As for the time being, he was unemployed. He said that he had something lined up, but Mary knew, as much as she regretted the knowledge, that much of what her eldest son said was dubious.
Henry came thumping down the stairs, apparently unmindful of the sleeping old lady upstairs.
Mary opened her mouth to admonish her son to keep it down, but was promptly interrupted.
Henry asked this in a conversational tone, but anyone who knew Henry Kennedy well enough- and Mary was pretty sure she was the only person in the world who did- could pick up on the cold intent that lay just below the surface. Something was up.
"He stepped out for some fresh air," she said "probably to get away from you. Could you have been any less friendly to him?"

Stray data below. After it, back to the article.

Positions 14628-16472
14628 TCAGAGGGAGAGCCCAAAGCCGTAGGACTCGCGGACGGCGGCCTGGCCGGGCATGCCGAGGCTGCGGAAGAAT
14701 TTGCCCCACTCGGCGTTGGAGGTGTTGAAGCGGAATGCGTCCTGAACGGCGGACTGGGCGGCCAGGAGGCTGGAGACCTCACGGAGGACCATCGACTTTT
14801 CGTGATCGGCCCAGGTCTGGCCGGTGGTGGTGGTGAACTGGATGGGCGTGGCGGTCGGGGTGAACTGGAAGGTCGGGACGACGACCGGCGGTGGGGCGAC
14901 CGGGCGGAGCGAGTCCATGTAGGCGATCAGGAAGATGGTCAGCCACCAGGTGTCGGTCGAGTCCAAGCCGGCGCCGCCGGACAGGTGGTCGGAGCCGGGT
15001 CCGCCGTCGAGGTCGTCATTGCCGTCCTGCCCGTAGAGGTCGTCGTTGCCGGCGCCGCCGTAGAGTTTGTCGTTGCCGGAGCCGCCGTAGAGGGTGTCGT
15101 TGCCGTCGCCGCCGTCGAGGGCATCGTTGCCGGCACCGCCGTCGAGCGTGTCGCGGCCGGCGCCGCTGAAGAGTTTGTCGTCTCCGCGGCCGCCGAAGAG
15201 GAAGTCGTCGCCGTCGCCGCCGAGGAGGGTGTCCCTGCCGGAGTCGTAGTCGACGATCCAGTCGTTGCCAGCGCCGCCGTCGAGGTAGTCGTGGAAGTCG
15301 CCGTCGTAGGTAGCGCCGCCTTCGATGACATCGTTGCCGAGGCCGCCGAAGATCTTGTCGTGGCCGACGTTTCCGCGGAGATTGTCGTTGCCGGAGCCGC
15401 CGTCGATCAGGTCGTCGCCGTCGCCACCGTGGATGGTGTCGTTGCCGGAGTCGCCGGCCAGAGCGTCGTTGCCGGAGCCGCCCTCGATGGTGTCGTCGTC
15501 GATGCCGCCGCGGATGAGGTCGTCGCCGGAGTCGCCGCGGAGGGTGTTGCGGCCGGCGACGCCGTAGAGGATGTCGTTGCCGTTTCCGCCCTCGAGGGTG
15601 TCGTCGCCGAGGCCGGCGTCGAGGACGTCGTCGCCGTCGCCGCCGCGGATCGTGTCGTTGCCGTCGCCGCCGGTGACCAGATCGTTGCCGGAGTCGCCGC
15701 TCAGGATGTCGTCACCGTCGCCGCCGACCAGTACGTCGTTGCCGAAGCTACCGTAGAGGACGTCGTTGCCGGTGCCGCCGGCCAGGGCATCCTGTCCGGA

Henry squinted through his spectacles in an expression of feigned incomprehension.
"Why do I need to be friendly to him?"
"Because he's your brother, that's why!"
"Eddie's getting into the food."
Eddie had, in fact, slipped unnoticed into the kitchen. Mary could hear him muttering to himself in a stern voice, "Eddie, get your fingers out of there. Don't touch that."
Mary and Henry entered the kitchen and, sure enough, found Eddie finishing off a piece of saskatoon pie which he had surely skarfed down with inhuman speed. It was his turn to look guilty.
Through his purple stained lips he blurted "You made a mess!" before letting loose a hearty belch.
The tension just a momen ago momentarily forgotten, Mary and Henry- two people who would never understand eachother no matter how fundamentaly connected they may be- broke up in uncontrollable laughter.